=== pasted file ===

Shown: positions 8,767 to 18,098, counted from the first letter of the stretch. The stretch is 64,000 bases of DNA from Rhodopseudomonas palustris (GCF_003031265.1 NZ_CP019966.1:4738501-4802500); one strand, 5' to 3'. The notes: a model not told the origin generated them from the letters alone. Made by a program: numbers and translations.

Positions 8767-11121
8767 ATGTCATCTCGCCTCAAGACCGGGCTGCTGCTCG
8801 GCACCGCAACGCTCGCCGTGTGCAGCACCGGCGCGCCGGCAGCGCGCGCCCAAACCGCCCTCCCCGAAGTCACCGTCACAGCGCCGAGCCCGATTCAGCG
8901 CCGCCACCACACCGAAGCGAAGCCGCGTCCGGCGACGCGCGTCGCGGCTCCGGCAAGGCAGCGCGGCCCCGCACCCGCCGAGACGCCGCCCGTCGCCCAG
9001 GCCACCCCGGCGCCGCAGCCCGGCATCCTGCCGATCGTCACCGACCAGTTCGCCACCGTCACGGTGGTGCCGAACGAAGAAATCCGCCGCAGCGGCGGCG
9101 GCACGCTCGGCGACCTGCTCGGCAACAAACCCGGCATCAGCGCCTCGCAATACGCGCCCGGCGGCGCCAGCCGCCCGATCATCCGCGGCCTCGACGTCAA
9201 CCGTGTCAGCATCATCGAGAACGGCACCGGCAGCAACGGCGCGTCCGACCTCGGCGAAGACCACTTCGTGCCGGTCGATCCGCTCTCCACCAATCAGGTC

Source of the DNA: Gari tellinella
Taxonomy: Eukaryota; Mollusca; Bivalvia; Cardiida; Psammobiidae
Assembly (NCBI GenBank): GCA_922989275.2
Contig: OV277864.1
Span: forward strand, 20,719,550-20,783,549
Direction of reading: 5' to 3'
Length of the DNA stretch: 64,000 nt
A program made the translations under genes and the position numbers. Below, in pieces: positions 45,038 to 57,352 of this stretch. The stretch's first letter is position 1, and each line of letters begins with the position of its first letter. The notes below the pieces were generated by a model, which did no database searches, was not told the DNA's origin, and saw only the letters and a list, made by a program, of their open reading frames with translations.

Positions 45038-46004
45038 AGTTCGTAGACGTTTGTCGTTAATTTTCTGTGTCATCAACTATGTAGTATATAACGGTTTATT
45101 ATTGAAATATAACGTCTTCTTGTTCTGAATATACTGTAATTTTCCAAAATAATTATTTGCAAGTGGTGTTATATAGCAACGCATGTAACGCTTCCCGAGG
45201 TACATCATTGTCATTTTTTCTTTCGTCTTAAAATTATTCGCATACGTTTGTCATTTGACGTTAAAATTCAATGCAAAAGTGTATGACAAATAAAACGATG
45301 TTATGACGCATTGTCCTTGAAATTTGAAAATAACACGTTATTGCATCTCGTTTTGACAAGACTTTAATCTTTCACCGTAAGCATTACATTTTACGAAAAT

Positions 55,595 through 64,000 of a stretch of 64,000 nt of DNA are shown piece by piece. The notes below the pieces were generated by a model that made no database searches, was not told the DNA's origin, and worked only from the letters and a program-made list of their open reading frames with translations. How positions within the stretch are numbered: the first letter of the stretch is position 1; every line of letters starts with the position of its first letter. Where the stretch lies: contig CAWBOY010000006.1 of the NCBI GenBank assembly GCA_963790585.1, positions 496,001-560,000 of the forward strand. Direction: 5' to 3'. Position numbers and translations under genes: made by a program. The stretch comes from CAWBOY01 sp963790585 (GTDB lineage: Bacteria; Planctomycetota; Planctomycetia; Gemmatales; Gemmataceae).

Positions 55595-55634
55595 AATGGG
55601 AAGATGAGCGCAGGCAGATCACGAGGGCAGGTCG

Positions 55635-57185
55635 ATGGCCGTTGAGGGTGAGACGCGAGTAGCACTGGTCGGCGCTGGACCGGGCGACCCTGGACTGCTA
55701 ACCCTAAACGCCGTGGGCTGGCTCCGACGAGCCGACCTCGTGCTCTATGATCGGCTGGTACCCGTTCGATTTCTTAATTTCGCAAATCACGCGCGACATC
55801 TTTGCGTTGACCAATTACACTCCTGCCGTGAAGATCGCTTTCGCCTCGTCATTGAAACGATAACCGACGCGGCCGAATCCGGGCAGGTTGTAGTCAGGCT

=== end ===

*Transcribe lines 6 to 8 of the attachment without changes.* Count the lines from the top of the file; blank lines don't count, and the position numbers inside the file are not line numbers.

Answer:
9001 GCCACCCCGGCGCCGCAGCCCGGCATCCTGCCGATCGTCACCGACCAGTTCGCCACCGTCACGGTGGTGCCGAACGAAGAAATCCGCCGCAGCGGCGGCG
9101 GCACGCTCGGCGACCTGCTCGGCAACAAACCCGGCATCAGCGCCTCGCAATACGCGCCCGGCGGCGCCAGCCGCCCGATCATCCGCGGCCTCGACGTCAA
9201 CCGTGTCAGCATCATCGAGAACGGCACCGGCAGCAACGGCGCGTCCGACCTCGGCGAAGACCACTTCGTGCCGGTCGATCCGCTCTCCACCAATCAGGTC